Spring Budget 2023 – The SME Summary

15 March 2023

Here is our summary of the key points for UK SMEs from Jeremy Hunt’s 2023 Spring Budget.

news : Policy, Tax, Tech and Trends

Today, 15th of March, Chancellor Jeremy Hunt delivered the 2023 Spring Statement in Parliament, revealing timely updates to his Emergency Budget last year. The majority of his policies target the needs of the UK population at a time of high uncertainty, including rising inflation, health and energy crises, triggered by political and economic instability.

The OBR’s latest forecast from November presented a dire economic outlook. The UK was expected to enter a recession this year and grow slower over the next five years than originally anticipated last March. While the Bank of England revised its forecast upwards, it is still more pessimistic than the Office for Budget Responsibility (OBR).

Our overall take on today’s Budget:

Positives: Chancellor Jeremy Hunt announced, according to the OBR, that the UK is expected to avoid a technical recession in 2023. The rate of price rises, or inflation, is forecast to fall to 2.9% by the end of this year.

Negatives: While the economic outlook for 2023-24 is slightly less bleak than forecast last year, it remains fragile, with soaring costs of living and still high government borrowing. The UK is on track for recovery but tough times aren’t over yet.

Chancellor Jeremy Hunt declared his budget will achieve growth by “removing obstacles that stop businesses investing; by tackling labour shortages that stop them recruiting; by breaking down barriers that stop people working; and by harnessing British ingenuity to make us a science and technology superpower.”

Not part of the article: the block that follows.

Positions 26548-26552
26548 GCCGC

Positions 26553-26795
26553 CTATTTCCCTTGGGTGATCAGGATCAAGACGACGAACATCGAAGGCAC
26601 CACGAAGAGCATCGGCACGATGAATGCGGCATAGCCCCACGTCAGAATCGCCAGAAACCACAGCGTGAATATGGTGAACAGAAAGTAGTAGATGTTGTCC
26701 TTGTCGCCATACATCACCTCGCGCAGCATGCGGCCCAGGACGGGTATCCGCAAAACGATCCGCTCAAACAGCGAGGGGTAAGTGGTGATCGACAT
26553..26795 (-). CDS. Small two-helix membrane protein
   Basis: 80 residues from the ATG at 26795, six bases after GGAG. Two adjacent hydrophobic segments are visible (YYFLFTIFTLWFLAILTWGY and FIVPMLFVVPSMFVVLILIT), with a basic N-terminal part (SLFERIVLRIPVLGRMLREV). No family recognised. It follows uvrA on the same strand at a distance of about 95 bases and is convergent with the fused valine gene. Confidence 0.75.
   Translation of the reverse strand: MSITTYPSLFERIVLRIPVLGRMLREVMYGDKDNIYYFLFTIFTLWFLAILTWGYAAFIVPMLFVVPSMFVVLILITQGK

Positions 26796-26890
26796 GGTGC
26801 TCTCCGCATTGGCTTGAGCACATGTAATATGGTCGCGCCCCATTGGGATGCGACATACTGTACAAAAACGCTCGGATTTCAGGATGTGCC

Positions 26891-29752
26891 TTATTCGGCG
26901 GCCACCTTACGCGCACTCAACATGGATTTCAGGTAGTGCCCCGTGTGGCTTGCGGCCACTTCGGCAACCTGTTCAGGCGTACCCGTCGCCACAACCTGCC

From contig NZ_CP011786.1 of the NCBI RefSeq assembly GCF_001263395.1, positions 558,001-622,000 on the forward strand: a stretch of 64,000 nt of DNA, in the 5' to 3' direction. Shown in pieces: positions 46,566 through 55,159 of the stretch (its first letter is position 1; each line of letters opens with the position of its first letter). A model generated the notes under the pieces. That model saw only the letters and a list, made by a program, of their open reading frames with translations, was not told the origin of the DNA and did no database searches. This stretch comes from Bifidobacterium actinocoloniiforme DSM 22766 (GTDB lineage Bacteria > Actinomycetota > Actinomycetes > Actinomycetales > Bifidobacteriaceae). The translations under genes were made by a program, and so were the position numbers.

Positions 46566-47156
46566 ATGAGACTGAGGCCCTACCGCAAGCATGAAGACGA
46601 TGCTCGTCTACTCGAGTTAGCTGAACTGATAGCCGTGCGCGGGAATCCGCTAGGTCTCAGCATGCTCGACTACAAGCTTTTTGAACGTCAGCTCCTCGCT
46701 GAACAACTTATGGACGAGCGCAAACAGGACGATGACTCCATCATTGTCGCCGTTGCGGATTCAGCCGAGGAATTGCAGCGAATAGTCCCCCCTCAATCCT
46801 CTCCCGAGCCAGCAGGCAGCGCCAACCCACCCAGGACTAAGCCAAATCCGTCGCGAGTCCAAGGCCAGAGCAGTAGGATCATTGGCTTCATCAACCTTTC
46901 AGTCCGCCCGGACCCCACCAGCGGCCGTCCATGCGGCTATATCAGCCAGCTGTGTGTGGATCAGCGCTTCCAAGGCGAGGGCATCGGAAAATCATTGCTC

As usual, we’ll summarise the most relevant measures from Jeremy Hunt’s Spring Budget 2023 in detail that we think will affect UK start-ups, scale-ups, and SMEs the most.

Corporation tax to increase to 25%

Corporation tax for businesses is to increase from 19% to 25% as expected. Companies which make a profit of more than £250,000 will pay a 25% tax on their profits from April 2023. This change was announced by Rishi Sunak in his 2021 Spring Budget.

The Chancellor claims this will only affect 10% of companies.

Capital allowances: Full expensing

From 1 April 2023 until 31 March 2026 investments made by companies in qualifying plant and machinery (including IT equipment) will qualify for a 100% first-year allowance for main rate assets. This means companies across the UK will be able to write off the full cost in the year of investment against their taxable profits, known as full expensing.

Companies investing in special rate (including long life) assets will also benefit from a 50% first-year allowance in the year of investment until 31 March 2026. Expenditure on plant or machinery for leasing is excluded from first-year capital allowances due to longstanding concerns about abuse and wide scope for error. The government will work with industry to identify possible policy solutions that appropriately mitigate these risks.

Small businesses investment allowance increased to £1m

Just as corporation tax goes up, investment incentives are scheduled to be removed. The corporation tax super-deduction, which allows businesses to cut their tax bill by 130pc of the value of qualifying investment, will end on March 31st, 2023.

Chancellor Jeremy Hunt announced that businesses would continue to  benefit from the increased Annual Investment Allowance to £1m.

We will share more details as soon as they are announced.

R&D Tax Credits

Chancellor Hunt announced a tax boost for R&D intensive smaller and medium businesses. These businesses will now be able to claim a credit worth £27 for every £100 they spend if they spend 40% or more of their total expenditure on Research and Development.

Extremely positive news for our fast-growth businesses and a great incentive to increase innovation in the UK.